Separating from a partner is never easy, but it’s especially complicated when children are involved. In an ideal situation, both parents are committed to helping each other continue having a relationship with the children. It’s an opportunity for each parent to build an individual relationship with the child. So after the meeting with the divorce lawyer in Westminster, start thinking about the ways that you will maintain a relationship with your child.
If you will be splitting time or moving far away, it’s crucial to start making a plan now. It doesn’t take long for young children to form primary relationships with their main caregiver. To avoid being the weekend second choice, it just takes a little effort. Here are some ideas.
Show Up at School Events and Milestones
Your child custody lawyer in Erie has helped you come to an arrangement. Now it’s time to show up, as often as possible, to the key moments in your kid’s life. Don’t wait for the holidays or birthdays to roll around, and then send a belated card. Ask your ex or your child’s school to send you a calendar of their upcoming events. Mark them on your own calendar and commit to showing up for some of them.
For instance, could you be a classroom volunteer on a field trip? Is there a piano performance you could attend? What about regional soccer games? These are great ways to continue showing up for your child while they’re living away from you. Plus, this allows you to keep up a strong relationship so that milestone events like birthdays and graduation feel like just another day, rather than a special occasion where the estranged parent shows up.
Establish a Communication Channel
If your child is young, it might be best to focus on phone calls for now. A regular weekly phone call at a pre-established time is a great way to maintain a relationship without visiting in person. Alternatively, it can be fun to send and receive snail mail. Your child could send you drawings, and you could send them items that made you think of them during the week.
Once your children get a bit older, they might get their own smartphones and email addresses. In these situations, it’s much easier to stay in touch with kids directly. You can text them on their personal numbers and check in, rather than having to go through an ex-partner. Emails are a great way to express yourself when verbal communication is challenging, or you haven’t seen them in person for a long time.
Make sure that you also keep a clear communication channel open between you and the other parent. It’s crucial that you both provide a united front when it comes to certain parenting issues. In these circumstances, back-channel communications between one parent and the child can undermine this united front.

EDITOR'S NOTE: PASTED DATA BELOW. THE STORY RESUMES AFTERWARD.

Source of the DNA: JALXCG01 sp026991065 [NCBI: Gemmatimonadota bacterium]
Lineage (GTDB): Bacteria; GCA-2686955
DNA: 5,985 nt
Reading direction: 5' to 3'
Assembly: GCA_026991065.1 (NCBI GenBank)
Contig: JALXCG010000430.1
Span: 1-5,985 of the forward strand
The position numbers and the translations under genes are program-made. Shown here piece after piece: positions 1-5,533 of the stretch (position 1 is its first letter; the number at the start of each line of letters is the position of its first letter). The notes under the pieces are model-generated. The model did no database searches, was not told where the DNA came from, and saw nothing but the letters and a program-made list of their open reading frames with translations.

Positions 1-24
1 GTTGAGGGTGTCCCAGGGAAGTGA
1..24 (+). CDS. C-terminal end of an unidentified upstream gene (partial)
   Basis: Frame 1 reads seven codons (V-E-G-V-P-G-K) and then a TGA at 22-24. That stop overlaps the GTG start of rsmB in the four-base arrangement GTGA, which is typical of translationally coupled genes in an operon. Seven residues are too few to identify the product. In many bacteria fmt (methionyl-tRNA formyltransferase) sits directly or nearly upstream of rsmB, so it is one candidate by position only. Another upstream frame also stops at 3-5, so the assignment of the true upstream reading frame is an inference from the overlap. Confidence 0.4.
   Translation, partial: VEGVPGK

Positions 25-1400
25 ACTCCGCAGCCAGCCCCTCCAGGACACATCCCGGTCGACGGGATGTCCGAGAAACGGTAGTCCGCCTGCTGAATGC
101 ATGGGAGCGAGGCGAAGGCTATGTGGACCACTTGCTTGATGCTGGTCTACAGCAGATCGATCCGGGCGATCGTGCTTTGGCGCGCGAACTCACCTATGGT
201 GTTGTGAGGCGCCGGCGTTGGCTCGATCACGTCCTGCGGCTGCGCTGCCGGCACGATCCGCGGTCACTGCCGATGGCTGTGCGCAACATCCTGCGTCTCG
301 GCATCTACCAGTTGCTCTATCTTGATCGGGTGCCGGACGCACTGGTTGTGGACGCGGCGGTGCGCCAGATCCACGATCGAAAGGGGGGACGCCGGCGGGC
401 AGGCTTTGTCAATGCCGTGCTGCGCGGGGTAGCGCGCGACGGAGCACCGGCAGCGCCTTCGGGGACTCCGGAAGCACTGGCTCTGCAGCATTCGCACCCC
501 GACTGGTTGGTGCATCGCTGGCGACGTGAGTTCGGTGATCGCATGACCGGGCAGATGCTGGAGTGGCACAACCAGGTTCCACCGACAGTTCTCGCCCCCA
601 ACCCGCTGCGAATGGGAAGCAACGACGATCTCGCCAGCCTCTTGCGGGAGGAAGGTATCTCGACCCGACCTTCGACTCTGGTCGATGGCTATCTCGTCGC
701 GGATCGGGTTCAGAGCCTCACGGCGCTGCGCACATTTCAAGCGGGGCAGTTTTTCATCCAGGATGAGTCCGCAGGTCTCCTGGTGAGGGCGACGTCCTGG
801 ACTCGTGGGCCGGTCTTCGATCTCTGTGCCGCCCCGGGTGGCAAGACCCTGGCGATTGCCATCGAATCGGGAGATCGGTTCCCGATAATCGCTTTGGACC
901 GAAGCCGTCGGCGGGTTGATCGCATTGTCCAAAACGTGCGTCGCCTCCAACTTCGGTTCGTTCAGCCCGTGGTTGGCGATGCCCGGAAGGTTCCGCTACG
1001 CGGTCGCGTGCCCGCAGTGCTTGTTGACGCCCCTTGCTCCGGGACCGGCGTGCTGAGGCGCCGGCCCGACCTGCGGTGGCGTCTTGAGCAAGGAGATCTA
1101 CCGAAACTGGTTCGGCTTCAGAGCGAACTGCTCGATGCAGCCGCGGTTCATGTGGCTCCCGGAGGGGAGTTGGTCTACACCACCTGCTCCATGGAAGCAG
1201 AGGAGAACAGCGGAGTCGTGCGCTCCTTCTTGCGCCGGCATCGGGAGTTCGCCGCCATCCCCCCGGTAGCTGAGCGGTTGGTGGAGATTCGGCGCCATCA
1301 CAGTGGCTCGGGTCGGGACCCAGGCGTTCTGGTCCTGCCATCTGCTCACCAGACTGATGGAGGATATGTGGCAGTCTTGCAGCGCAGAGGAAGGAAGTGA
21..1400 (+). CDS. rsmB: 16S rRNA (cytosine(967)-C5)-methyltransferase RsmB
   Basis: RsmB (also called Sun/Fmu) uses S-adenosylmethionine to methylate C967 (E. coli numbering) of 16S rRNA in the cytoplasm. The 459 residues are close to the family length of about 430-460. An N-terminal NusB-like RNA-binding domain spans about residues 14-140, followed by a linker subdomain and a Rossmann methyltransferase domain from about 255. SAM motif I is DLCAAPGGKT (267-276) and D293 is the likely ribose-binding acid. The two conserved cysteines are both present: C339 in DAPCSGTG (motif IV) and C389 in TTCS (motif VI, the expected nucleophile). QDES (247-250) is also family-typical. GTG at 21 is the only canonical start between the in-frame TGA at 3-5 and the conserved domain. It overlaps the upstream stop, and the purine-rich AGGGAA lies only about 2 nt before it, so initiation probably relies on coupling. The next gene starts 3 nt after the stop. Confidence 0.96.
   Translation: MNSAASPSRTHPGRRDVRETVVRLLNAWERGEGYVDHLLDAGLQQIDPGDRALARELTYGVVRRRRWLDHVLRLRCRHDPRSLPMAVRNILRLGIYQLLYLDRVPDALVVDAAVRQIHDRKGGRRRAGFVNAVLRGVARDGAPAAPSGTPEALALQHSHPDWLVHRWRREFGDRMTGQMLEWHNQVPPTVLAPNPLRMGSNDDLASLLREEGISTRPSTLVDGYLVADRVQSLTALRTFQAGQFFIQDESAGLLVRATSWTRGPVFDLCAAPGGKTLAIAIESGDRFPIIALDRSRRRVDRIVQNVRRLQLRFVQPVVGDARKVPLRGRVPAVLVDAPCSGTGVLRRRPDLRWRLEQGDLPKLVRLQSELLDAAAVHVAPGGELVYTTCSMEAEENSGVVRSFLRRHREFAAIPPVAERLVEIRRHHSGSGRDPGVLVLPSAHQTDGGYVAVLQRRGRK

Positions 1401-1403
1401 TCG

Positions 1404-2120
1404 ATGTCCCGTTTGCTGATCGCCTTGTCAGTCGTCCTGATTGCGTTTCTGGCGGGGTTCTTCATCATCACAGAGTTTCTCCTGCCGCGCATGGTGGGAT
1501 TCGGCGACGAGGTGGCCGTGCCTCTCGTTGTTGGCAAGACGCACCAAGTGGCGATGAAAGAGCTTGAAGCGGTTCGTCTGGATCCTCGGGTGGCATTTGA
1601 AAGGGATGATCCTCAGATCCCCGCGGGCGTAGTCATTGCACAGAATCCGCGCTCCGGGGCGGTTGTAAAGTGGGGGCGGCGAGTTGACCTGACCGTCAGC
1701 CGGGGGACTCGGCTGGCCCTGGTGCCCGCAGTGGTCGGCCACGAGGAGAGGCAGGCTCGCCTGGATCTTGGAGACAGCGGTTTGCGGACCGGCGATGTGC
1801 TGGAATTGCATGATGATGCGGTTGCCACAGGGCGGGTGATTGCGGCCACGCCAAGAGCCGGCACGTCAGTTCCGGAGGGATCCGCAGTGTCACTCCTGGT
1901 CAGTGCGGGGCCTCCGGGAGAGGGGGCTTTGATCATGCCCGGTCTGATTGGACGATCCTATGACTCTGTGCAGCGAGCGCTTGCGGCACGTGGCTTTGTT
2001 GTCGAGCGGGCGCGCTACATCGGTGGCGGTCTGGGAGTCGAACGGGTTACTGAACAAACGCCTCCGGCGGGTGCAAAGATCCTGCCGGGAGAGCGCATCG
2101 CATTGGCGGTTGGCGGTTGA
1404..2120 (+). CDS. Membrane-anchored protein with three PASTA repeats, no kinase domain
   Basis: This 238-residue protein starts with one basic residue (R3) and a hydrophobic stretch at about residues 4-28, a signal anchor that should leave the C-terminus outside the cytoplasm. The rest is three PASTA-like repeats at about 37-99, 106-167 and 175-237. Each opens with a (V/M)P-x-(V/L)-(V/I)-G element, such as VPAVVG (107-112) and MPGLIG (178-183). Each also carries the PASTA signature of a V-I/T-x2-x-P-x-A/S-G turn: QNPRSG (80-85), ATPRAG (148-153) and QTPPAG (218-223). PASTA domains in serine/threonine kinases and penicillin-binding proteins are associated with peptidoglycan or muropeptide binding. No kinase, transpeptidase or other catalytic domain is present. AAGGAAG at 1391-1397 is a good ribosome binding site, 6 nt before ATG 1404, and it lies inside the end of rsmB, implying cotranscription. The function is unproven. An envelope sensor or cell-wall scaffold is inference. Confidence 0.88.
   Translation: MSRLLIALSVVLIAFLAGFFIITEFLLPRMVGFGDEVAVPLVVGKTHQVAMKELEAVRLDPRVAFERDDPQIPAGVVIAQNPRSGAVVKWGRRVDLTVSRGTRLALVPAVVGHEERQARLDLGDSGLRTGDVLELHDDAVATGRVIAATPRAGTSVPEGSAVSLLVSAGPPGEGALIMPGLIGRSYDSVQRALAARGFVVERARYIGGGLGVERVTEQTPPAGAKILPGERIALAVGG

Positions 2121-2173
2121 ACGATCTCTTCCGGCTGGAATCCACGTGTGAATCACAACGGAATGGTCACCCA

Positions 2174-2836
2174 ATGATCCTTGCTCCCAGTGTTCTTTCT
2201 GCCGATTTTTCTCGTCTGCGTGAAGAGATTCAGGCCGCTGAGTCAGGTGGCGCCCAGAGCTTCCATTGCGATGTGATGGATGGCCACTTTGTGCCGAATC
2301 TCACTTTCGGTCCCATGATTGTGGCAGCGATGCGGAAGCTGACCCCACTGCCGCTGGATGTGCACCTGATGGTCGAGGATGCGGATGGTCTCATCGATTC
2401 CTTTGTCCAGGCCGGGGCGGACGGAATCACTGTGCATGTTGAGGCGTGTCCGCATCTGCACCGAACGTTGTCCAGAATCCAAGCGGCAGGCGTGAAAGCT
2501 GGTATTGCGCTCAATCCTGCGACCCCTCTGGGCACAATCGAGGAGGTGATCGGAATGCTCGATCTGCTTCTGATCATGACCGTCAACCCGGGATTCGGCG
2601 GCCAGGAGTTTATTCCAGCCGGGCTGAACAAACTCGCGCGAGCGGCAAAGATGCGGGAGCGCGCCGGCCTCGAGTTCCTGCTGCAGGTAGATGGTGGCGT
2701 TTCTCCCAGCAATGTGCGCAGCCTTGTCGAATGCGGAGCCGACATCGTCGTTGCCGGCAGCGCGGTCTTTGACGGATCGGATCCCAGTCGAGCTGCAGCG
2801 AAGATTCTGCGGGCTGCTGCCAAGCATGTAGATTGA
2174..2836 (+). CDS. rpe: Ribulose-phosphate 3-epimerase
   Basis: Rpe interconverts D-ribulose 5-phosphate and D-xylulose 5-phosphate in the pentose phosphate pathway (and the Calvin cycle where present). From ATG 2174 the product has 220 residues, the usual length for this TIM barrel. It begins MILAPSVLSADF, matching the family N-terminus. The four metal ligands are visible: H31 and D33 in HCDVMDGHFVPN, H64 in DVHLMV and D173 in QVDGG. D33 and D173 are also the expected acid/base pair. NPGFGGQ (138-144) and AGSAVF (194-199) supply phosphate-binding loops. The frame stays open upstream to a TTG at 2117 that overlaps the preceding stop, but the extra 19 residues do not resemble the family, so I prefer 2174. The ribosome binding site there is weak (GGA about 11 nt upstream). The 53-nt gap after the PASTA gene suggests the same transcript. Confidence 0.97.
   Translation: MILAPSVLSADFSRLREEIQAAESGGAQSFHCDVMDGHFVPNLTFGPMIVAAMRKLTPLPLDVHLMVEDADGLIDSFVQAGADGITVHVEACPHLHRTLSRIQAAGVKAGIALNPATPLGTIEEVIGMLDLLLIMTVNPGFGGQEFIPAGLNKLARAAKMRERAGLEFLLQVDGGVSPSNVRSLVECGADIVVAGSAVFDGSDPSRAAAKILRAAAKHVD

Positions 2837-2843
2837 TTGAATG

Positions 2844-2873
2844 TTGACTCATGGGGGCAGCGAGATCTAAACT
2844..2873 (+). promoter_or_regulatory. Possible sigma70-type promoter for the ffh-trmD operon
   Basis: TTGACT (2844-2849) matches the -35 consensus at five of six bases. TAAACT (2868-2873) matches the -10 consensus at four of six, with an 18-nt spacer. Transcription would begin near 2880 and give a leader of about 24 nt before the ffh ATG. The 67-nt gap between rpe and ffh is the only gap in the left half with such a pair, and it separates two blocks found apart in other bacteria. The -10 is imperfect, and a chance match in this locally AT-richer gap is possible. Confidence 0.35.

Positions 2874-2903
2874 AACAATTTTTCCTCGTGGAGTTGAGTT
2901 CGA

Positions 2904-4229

Special One-on-One Monthly Outings
This step is especially important if you have more than one child. Your divorce lawyer in Erie will probably advise you to carve out time for individual outings with each child. Older children can feel very left out if all the focus is given to younger children. This frequently happens in families with multiple children. When parents are separating, sometimes the parent doesn’t have the time or support to get individual time with each child. However, this makes it even more important.
Find a babysitter and take your child out for dinner and dessert, just the two of us. With older children, head out to a museum or concert and listen to them talk about their life. For serious quality time, go camping or take an overnight trip to a nearby small town and soak up the time together.
It’s important that these outings are not flippantly organized and randomly scheduled. You should plan out a nice day together and then show up when promised. Children track every little promise you make to them, especially when they’re going through a challenging separation. Do a bit of research and make sure that nothing gets in the way of your trip together.
Speak Kindly About Your Ex
Your lawyer in Broomfield has probably already mentioned this, but it’s important you speak kindly about your ex in front of your children. They will be spending time with both parents, and it’s just not fair to create alliances. Don’t bring up adult issues in front of the children. If necessary, just say that you have different perspectives on an issue but you respect your ex and they’re allowed to make their own choices.
On a related note, don’t ask kids to relay messages to your ex. Don’t check in on your ex-partner by interrogating your kids. Kids might misinterpret something and then report back to the other parent. It’s okay to disagree but keep it friendly, without arguing or fighting. Show them how adults can treat each other with respect, even if they disagree.
It’s important that you create separate lives now. This is a wonderful opportunity to build individual relationships with your children. You don’t have to talk about your previous relationship with them. You don’t have to talk about how difficult it’s been, or what you can’t afford. There’s no need to hide anything from them, but it doesn’t have to be a focus.
Instead, try to talk about the present and the future. Ask them how school is going. Ask them if they’ve watched anything cool recently. Talk about your own activities and what you’re enjoying about the season. Building a good relationship takes time and consistent energy. When separating from a partner, it’s worth investing a little extra effort into those parent-child relationships until everything smoothes over.